North York hospital hosts inaugural innovation...
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Jan 29, 2014  |  Vote 0    0

North York hospital hosts inaugural innovation expo

NYGH, TEGH and St. Joseph’s part of six-hospital team

North York Mirror

An inaugural innovation expo at North York General Hospital on Wednesday served as the cornerstone of a new partnership that will bring together North York General, Toronto East General Hospital, Etobicoke’s St. Joseph’s Health Centre and three York Region hospitals to transform community hospital health care.

“This is absolutely fantastic,” Health Minister Deb Matthews told the huge crowd gathered for the InnovationEX 2014 expo in the lobby of North York General.

“What we’re seeing is innovation in action, we’re seeing transformation in action.”

She praised the new Joint Centres for Transformative Healthcare Innovation, also known as Joint Centres, which is a voluntary partnership between the three Toronto hospitals and Mackenzie Health, Markham Stouffville Hospital and Southlake Regional Health Centre north of Toronto.

“My mantra goes like this: if it’s better for patients and if it’s better value for money, then we have to change,” she said.

“This is really worth celebrating, the best change is coming from the front lines. None of these ideas were my ideas or the ministry’s ideas. All of these ideas were your ideas. You saw a better way to get better care for patients and better value for money. No one knows how to do that better than the people on the front line. My job is to get out of the way and let you do what you need to do. My job is to put in place the standards so we’re striving for better’s your job to make that happen.”

The six hospitals will share innovations and practices that focus on improving quality and value in health care, said Joint Centres chair Rob Devitt, Toronto East General president.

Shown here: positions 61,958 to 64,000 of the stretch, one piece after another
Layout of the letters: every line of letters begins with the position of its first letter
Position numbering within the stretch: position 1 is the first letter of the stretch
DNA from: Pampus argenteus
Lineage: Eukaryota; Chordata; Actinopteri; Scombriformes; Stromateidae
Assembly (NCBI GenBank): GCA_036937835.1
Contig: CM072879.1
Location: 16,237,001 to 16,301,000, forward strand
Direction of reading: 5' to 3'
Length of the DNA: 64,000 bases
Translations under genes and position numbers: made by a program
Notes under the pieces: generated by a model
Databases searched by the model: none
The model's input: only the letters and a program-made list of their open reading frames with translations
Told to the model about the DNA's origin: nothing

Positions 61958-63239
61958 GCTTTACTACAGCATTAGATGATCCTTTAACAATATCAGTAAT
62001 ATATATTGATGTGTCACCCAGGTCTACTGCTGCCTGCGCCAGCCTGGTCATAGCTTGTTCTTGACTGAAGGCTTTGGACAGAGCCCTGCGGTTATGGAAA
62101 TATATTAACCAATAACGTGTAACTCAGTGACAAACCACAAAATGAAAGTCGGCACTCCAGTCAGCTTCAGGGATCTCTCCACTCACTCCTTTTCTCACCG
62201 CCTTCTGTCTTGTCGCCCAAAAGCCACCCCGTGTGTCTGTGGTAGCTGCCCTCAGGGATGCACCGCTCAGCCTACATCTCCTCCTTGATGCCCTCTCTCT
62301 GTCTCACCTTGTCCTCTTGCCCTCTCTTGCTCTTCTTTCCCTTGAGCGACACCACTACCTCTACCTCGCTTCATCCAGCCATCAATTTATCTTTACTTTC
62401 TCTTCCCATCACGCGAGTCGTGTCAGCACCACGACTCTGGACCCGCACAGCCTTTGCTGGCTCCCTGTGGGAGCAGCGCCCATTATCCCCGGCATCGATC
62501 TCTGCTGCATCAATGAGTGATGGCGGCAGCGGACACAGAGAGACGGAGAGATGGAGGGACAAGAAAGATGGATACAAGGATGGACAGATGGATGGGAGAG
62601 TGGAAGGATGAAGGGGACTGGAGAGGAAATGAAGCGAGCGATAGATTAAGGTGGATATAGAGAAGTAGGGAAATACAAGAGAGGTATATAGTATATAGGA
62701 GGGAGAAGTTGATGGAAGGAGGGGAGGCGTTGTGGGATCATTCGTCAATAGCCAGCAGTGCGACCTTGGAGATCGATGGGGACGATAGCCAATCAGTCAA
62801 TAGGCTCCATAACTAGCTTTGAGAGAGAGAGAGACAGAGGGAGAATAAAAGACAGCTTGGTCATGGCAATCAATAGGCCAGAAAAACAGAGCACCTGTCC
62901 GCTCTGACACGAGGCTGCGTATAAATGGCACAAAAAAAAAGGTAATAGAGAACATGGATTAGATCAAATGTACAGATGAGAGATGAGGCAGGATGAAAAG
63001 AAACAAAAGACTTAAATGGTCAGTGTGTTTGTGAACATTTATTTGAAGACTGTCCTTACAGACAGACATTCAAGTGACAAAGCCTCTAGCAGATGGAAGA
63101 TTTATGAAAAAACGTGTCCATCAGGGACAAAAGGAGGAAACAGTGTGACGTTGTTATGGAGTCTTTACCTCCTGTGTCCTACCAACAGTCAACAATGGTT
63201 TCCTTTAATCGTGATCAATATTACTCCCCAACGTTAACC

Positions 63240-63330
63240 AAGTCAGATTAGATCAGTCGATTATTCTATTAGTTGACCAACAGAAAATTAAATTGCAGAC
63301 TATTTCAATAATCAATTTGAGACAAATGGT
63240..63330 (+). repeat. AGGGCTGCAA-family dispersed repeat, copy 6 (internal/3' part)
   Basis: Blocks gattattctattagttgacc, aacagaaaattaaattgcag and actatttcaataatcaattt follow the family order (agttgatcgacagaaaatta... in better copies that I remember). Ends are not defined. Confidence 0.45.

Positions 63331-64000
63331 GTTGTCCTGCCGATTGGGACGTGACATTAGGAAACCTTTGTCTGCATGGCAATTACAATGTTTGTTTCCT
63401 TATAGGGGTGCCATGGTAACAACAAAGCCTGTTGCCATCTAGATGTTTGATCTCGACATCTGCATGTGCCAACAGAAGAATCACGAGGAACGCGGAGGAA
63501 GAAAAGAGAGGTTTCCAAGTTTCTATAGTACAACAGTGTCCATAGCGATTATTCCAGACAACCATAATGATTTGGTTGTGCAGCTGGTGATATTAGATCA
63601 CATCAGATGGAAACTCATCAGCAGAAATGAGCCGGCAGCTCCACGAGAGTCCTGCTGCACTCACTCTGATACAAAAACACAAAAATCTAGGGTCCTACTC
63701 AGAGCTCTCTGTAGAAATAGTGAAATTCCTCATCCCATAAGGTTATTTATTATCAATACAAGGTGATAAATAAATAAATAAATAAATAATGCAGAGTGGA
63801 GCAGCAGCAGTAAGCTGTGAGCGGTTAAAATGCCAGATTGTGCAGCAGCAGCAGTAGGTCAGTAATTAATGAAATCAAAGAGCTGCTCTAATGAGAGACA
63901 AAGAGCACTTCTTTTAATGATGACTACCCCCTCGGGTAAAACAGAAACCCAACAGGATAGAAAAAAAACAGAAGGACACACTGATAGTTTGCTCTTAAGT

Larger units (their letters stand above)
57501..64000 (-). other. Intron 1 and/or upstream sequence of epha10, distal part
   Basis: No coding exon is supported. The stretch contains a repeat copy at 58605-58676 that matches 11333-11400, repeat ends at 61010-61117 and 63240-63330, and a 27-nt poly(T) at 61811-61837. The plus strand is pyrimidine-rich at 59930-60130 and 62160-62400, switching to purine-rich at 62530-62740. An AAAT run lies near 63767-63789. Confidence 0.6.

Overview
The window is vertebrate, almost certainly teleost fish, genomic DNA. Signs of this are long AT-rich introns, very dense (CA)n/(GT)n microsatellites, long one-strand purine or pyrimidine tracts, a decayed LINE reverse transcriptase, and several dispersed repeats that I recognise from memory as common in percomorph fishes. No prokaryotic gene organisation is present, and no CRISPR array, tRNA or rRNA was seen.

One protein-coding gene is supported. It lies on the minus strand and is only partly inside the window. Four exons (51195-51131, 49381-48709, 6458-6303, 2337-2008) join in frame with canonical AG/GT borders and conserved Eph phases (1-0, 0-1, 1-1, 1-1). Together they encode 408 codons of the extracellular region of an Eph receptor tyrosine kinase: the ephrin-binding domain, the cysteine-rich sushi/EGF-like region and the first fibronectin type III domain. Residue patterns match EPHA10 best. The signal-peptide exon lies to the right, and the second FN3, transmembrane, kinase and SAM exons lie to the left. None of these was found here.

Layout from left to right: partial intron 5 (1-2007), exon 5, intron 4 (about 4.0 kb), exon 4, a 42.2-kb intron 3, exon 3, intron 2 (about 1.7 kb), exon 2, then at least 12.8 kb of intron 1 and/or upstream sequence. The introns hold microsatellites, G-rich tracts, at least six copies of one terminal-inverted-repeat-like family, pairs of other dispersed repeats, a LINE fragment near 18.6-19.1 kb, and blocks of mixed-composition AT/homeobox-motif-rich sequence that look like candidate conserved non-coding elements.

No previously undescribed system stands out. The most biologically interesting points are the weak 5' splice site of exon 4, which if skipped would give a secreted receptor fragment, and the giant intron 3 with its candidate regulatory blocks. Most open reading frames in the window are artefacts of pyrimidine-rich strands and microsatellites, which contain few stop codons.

“The hospitals that are part of this innovation are nimble, they’re fast. We haven’t bureaucratized change, we just do it, And that is what makes this group so interesting and where there is such potential as we look to share these great ideas,” he said.

“The system needs to change. We know there’s tons of evidence that says we can do better for the patients we’re so entrusted to serve, both in terms of the quality of the care given, the timeliness of access, the safety of care and the value of every precious tax dollar.”

The idea for the Joint Centres was born last November when heads of the six hospitals discussed how they were already consulting each other on problem-solving and acknowledging each others’ quality in health care and commitment to value for taxpayers, Devitt said.

The Joint Centres is a way to extend those philosophies, he said.

The expo saw the six hospitals set up booths showing off their innovative approaches to health care.

For example, North York General focused on eCare and how technology can improve patient care, patient and family-centred care and providing access to care for all.

Toronto East General’s exhibits detailed a multi-pronged approach to infection prevention and control, a diabetes walking clinic and a community surgical and ambulatory centre.

St. Joseph’s innovations included greening practices in the operating room, mental health services for new fathers and “beach chair traction positioning” for shoulder arthroscopic surgery.

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